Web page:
LOS ANGELES (CBSLA) – Robert Durst was sentenced to life in prison on Thursday in a Los Angeles courtroom for the 2000 murder of his longtime friend and confidante in her Benedict Canyon home just over 20 years ago.
After a trial which lasted four months, the 78-year-old Durst was convicted Sept. 17 by a jury of first-degree murder in the Dec. 23, 2000, shooting death of Susan Berman. He was convicted in the special circumstance allegations of murder while lying in wait, and murder of a witness. Jurors also found true allegations that Durst personally used and discharged a firearm during the commission of the crime.
Durst sat quietly in a wheelchair Thursday as Los Angeles County Superior Court Judge Mark Windham sentenced him to life in prison without the possibility of parole.
Prosecutors argued that Durst shot Berman and then his neighbor, Morris Black, in Galveston, Texas, nine months later -- in the head because each of them had damaging information against him and feared they would speak to authorities after a re-investigation was launched into the 1982 disappearance of his first wife, Kathleen "Kathie" Durst, whose body has never been found.
Durst spent 14 days on the stand and repeatedly denied being involved in Berman's killing, and testified that he wrote a so-called "cadaver" letter to police after finding Berman's body while using a key she had sent him to enter her house.
Durst has denied any involvement in his first wife's disappearance, and he was acquitted in Texas of Black's murder after testifying that the gun went off during a struggle over the weapon.
Jurors initially began hearing the case in March 2020. The trial was subsequently moved to a larger courtroom in Inglewood due to social distancing concerns because of the COVID-19 pandemic, which quickly forced a delay of about 14 months in the trial. Jurors returned to court in mid-May, when attorneys gave a new and abbreviated round of opening statements before testimony resumed.
Durst has been behind bars since March 14, 2015, when he was taken into custody in a New Orleans hotel room hours before the airing of the final episode of the six-part HBO documentary series "The Jinx: The Life and Deaths of Robert Durst," which examined the disappearance of Kathie Durst and the shooting deaths of Berman and Black.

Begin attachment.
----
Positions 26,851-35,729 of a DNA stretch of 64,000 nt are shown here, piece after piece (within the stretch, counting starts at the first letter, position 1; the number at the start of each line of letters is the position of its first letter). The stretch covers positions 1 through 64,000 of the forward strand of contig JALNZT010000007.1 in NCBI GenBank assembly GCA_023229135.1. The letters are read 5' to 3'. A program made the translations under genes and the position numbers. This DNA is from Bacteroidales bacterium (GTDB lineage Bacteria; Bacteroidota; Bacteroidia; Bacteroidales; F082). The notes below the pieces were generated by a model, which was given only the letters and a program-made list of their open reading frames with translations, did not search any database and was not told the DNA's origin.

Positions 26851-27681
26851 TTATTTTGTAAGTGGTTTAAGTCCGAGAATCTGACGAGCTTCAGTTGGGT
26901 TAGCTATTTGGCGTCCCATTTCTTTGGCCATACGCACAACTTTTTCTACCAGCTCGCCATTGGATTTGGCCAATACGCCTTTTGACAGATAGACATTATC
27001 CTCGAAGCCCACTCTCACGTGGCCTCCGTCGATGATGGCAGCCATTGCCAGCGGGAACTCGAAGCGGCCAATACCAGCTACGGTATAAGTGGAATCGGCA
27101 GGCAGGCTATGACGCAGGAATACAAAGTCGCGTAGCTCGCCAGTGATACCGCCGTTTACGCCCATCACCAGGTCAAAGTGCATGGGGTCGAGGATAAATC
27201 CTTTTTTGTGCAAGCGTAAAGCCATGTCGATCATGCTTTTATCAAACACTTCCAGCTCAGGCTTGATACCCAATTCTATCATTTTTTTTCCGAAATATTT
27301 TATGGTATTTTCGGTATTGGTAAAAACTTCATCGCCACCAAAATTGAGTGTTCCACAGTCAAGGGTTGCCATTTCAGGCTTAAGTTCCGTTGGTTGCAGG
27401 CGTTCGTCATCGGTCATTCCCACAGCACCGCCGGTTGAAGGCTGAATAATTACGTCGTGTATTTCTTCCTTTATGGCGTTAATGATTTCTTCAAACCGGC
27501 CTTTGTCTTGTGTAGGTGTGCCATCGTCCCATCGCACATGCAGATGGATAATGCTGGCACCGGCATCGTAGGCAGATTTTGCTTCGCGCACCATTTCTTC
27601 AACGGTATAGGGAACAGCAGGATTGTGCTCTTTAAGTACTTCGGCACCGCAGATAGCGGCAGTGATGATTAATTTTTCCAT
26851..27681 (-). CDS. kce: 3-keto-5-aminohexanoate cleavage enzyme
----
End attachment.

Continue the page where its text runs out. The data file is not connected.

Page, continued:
During his time on the stand, the defendant told jurors that a bathroom recording of him shown in the series in which he said, "There it is, you're caught," referred to the cadaver note he ultimately admitted writing.
In his final argument, Deputy District Attorney John Lewin told the jury that there was a "mountain of evidence" against Durst, whom he said "killed three people," and that it is time for Durst to be "held accountable." The prosecutor noted that Durst's wife had mysteriously disappeared never to be seen again, that Berman was killed after telling Durst she was going to talk to police looking into Kathie Durst's disappearance, that Black was killed and dismembered and that a mutual friend of Durst and Berman testified that Durst had told him about Berman, "It was her or me. I had no choice."
Another prosecutor, Habib Balian, told jurors that the killing was "planned" and "premeditated," and that "Susan knew her killer and let him into the house" before being shot in the back of the head when she turned her back.
Balian noted that Durst acknowledged that Berman had told him she was going to speak with police after the investigation was reopened into Kathie Durst's disappearance.
Durst has long been estranged from his real estate-rich family, which is known for ownership of a series of New York City skyscrapers including an investment in the World Trade Center. He split with the family when his younger brother was placed in charge of the family business, leading to a drawn-out legal battle and ultimately reached a settlement in which the family reportedly paid him $60 million to $65 million.
(© Copyright 2021 CBS Broadcasting Inc. All Rights Reserved. City News Service contributed to this report.)
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